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Indium Corporation’s Brian O’Leary, global accounts manager and global head of e-Mobility and infrastructure, will be presenting on market trends in the thriving electric vehicle (EV) landscape at the SMTA Atlanta Expo & Tech Forum at 10:30 a.m. local time, Tuesday, April 20, Peachtree Corners, Ga., U.S.
Today’s automotive landscape is changing at a breathtaking speed. Start-ups and legacy automotive makers alike are pouring billions of dollars into EVs. EVs have been called “computers on wheels” and for good reason, having more than three times the electronics and a fraction of the mechanical parts of an internal combustion engine. Unlike prior technologies that might have started in the U.S. only to later migrate offshore, EVs are an equal opportunity industry with thriving local manufacturing and a trend to source locally. In e-Mobility: Important Trends to Help Drive Your Business, O’Leary will explore some important trends in the market, such as commercial, technological, and supply chain. Participants should leave with key insights on how they might compete in this exciting and growing industry.
O’Leary is responsible for promoting Indium Corporation’s full range of products and services for e-Mobility, which include the markets for EVs, charging stations, and infrastructure, among others. He joined Indium Corporation in 2014 and has more than 20 years of experience in sales, marketing, and channel management in the electronics industry. He earned his master’s degree in international management at the Thunderbird School of Global Management at Arizona State University, Phoenix, Ariz. He also co-authored two books on thermal profiling: Profiling Guide for Profitability and Profiling Guide for Six Sigma.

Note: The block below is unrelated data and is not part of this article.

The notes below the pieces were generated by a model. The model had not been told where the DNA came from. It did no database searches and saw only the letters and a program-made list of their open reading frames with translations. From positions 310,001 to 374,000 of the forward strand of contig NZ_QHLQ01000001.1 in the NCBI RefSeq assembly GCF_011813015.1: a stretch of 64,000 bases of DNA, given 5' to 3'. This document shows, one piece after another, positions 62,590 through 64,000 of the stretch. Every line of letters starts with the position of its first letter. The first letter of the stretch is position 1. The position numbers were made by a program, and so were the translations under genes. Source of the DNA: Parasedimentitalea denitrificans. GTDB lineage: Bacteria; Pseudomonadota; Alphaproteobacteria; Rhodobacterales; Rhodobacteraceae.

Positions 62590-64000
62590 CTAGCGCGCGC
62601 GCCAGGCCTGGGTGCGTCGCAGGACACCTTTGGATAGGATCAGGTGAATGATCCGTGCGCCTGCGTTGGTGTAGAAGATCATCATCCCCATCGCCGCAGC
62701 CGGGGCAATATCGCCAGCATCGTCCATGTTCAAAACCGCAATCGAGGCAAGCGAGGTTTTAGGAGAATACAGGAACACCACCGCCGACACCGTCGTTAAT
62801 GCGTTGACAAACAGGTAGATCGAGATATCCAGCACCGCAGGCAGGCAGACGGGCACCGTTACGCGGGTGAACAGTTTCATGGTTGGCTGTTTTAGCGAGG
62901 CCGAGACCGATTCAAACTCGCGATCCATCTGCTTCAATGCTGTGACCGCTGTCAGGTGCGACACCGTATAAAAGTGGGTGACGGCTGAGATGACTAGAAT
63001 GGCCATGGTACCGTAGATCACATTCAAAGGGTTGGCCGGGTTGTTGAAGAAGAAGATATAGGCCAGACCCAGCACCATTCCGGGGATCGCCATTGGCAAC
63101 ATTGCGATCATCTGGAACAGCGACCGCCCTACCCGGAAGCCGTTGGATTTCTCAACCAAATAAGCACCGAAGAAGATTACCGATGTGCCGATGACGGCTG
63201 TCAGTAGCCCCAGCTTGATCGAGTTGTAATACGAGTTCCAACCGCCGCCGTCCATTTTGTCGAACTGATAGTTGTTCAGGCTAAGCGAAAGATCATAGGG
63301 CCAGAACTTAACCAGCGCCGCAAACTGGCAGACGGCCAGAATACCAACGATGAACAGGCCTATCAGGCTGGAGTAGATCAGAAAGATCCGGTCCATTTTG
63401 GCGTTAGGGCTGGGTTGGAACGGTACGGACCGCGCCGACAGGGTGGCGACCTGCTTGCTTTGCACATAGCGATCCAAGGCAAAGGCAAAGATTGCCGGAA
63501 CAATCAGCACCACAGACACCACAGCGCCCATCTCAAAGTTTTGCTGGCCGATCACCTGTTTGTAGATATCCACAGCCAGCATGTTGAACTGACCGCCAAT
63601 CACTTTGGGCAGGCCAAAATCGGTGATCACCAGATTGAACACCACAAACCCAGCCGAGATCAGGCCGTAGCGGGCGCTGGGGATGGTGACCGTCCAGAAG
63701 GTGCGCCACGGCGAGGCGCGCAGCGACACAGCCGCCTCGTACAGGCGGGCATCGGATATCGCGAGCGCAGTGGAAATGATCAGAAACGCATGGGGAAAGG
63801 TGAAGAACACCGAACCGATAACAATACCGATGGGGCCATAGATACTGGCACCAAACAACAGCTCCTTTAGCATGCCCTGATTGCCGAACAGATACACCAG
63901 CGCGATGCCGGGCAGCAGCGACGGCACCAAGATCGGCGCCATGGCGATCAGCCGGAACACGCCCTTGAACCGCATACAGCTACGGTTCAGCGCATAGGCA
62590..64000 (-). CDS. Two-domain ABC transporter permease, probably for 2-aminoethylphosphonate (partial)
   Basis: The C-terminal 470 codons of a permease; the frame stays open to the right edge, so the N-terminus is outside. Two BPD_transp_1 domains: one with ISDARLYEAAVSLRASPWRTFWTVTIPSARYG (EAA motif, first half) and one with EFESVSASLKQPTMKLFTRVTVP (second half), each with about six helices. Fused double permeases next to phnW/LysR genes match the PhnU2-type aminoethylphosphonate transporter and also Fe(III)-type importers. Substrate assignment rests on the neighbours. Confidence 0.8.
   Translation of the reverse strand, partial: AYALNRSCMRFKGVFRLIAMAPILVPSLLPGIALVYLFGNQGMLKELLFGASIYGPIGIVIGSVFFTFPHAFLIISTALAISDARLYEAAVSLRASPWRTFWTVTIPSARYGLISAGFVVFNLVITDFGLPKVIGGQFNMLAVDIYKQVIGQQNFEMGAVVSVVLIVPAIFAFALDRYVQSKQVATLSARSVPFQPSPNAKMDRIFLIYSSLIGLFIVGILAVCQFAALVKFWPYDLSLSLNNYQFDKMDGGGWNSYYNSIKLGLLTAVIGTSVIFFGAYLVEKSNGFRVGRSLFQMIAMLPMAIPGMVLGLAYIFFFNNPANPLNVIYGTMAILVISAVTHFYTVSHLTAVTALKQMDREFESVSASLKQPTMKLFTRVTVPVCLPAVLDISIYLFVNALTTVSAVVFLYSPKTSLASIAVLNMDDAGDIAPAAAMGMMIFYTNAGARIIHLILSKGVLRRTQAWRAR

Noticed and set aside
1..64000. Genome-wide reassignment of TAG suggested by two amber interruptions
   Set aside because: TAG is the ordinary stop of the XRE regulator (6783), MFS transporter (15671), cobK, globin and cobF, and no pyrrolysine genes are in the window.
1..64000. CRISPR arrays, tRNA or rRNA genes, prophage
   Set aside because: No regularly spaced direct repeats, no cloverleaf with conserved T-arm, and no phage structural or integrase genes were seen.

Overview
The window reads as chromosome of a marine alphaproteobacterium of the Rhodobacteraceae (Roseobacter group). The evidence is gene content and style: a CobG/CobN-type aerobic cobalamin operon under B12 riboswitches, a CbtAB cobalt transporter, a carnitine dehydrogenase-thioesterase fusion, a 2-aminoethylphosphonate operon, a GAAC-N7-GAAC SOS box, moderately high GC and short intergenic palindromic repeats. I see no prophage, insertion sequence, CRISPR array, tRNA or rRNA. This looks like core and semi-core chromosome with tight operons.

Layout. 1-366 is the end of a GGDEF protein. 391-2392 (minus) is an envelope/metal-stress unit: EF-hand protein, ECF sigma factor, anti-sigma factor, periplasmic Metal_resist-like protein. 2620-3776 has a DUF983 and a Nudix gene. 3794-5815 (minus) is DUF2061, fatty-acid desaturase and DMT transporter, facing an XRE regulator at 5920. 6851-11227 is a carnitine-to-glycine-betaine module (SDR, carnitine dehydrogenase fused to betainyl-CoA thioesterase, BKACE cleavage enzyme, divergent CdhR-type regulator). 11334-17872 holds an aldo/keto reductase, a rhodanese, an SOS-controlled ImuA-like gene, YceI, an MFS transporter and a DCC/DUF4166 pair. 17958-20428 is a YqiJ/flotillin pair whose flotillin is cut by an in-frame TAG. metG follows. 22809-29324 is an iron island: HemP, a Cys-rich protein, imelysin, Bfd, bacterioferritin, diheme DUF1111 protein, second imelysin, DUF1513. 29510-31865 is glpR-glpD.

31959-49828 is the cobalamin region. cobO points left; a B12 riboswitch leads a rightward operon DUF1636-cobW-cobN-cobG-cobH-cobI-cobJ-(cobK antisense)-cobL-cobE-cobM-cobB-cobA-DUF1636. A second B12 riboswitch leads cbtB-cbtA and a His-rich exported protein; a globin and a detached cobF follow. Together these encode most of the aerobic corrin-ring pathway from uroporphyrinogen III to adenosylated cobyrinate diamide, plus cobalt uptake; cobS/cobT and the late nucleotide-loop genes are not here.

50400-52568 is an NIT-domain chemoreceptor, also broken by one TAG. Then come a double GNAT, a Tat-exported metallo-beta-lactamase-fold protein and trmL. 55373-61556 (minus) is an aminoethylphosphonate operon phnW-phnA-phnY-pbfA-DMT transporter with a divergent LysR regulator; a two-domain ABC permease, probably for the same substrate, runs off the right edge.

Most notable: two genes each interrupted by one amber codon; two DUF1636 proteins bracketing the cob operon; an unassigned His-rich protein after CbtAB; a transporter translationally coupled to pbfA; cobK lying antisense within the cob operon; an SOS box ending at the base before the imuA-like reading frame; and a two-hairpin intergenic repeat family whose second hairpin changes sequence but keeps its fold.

Download The Printed Circuit Assembler’s Guide to… Solder Defects by Christopher Nash and Dr. Ronald C. Lasky. You can also view other titles in our full I-007e Book library here.
Zac Elliott, Siemens Digital Industries Software
Let’s face it, in the past, electronics manufacturing has not been a big business for North America. A majority of electronics are assembled in Asia where supply chains and operating costs offer many economic advantages. In North America, the electronics manufacturing industry has been generally focused on lower volume, high-cost devices, while higher volume products are produced elsewhere. However, the COVID pandemic and various legislation in the U.S. are changing the situation, making electronics manufacturing in North America a more attractive option. How can factories in North America compete for the same type of manufacturing traditionally performed in lower-cost regions?
Patty Goldman, I-Connect007
The Dieter Bergman IPC Fellowship Award is given to individuals who have fostered a collaborative spirit, made significant contributions to standards development, and have consistently demonstrated a commitment to global standardization efforts and the electronics industry. José Servin has worked as an IPC member for more than 14 years in the development of the Electronics Assembly Norms. As a member of the IPC A-610 and J STD-001 working groups, he became chairman of IPC A-610G and J STD-001G Automotive Addendums that complements the norms for automotive industry since 2018.
Patty Goldman, I-Connect007
Doug Pauls holds a B.A. in chemistry and physics from Carthage College, Kenosha, Wisconsin, and a B.S. in electrical engineering from the University of Wisconsin, Madison. He worked nine years for the Navy, eight years as technical director of Contamination Studies Labs, and 19 years at Rockwell Collins (now Collins Aerospace), in the Advanced Operations Engineering group, where he is a principal materials and process engineer. Doug was awarded the Rockwell Collins Arthur A. Collins Engineer of the Year Award in 2004.